The Long family defied advice their special-needs son, Cayden, be sent to “a home.”
Cayden and his older brother, Connor, instead have gone on to perform in numerous triathlons together and raised awareness for those with cerebral palsy.
“The one thing that makes me really mad is when people walk down the road and say the r-word, if you know what that is. I just tell them that, like, it doesn’t matter what he looks out on the outside. It matters what’s on the inside. And he still has regular feelings like we do and he understands what you say about him,” said Connor.
“If people could race with people that can’t walk or talk — or have any kind of autism — it might open eyes of people that don’t really care about it and maybe people that don’t care in the past will care in the future and actually do it with somebody.”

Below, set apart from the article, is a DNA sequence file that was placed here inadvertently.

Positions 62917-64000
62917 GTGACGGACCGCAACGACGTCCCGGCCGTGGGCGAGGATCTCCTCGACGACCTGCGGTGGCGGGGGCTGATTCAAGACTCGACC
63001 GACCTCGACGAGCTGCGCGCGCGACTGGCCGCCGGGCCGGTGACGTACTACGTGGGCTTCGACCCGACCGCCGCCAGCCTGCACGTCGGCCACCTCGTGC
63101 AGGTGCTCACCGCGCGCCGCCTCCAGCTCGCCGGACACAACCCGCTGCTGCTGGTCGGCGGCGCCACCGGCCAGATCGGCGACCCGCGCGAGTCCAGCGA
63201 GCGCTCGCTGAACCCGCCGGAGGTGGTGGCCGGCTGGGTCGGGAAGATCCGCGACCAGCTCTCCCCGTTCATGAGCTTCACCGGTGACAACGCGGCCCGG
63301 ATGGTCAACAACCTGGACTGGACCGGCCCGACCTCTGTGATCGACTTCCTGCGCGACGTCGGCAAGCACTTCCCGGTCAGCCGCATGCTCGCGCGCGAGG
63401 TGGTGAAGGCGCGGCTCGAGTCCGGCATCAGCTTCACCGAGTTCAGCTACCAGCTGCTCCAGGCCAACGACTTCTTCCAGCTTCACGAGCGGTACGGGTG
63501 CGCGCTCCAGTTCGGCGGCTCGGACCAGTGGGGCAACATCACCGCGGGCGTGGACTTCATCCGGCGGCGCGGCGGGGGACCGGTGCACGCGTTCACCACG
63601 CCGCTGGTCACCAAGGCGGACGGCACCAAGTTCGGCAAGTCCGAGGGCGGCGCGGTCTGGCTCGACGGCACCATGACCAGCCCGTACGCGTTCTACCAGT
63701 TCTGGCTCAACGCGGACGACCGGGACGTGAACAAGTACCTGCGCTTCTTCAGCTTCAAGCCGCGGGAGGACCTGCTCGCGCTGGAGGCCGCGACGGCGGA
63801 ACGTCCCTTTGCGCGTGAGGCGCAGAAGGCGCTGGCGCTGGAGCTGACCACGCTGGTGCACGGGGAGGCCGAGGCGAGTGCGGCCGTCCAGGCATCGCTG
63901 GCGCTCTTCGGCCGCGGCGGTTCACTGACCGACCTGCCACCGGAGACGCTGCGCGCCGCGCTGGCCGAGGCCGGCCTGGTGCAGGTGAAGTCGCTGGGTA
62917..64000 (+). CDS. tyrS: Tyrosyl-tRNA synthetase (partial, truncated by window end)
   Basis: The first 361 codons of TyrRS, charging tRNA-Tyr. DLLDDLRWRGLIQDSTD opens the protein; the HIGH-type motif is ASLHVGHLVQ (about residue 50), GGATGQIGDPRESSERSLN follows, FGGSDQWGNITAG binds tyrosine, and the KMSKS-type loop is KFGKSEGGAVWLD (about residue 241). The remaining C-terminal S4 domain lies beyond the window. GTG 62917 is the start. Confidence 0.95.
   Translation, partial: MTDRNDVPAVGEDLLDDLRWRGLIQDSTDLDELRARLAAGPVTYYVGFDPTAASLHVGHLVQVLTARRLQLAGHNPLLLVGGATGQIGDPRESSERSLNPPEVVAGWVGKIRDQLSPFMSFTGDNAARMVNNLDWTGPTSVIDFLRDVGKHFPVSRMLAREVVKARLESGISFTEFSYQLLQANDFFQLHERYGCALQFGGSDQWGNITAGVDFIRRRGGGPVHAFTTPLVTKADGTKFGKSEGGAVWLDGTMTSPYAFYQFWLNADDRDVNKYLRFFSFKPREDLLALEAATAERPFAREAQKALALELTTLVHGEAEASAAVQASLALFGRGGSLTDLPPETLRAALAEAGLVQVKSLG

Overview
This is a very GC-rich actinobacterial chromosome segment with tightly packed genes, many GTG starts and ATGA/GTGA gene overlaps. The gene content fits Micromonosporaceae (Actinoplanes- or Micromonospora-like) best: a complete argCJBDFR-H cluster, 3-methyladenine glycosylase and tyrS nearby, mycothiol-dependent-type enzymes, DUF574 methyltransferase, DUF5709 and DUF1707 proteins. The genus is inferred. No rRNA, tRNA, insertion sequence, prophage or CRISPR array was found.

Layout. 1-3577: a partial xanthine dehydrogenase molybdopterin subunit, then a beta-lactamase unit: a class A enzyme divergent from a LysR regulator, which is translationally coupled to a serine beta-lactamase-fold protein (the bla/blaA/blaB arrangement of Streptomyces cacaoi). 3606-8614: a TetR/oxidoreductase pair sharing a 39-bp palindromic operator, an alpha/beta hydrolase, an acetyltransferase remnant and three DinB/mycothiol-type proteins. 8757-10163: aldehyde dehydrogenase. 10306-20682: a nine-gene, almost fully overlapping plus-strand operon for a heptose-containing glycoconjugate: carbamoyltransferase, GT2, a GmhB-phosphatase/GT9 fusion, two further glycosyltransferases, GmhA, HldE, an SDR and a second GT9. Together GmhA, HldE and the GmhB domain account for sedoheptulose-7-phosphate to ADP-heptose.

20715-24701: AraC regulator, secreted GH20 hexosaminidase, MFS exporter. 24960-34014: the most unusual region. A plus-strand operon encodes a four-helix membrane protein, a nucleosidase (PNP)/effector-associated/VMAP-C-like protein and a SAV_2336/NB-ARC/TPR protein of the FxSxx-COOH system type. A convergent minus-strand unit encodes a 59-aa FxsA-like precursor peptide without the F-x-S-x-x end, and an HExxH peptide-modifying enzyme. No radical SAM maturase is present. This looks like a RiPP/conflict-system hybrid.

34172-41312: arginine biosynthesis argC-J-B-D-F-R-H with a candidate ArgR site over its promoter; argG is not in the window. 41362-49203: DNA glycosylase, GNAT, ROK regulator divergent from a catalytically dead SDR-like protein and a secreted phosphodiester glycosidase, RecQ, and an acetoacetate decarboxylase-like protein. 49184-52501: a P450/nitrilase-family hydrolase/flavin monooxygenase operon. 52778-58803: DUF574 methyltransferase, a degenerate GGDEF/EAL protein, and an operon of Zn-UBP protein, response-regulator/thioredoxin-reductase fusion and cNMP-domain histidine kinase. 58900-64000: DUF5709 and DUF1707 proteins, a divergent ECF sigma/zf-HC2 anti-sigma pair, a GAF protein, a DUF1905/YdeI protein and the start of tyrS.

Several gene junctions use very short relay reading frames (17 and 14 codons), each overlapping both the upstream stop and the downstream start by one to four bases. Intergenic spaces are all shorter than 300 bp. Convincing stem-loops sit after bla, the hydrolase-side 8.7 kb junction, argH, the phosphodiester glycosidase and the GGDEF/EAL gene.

David S. McGuire @davidsmcguire
I've seen this story multiple times and it is still as good as the first time I saw it. rare.us/story/this-fam…Carolyn Bolton @carboltonAmerican Girl @AIIAmericanGirIconservativesouthern @politsoutherner
This family was advised to put their special-needs son in a home — watch their response | Rare rare.us/story/this-fam…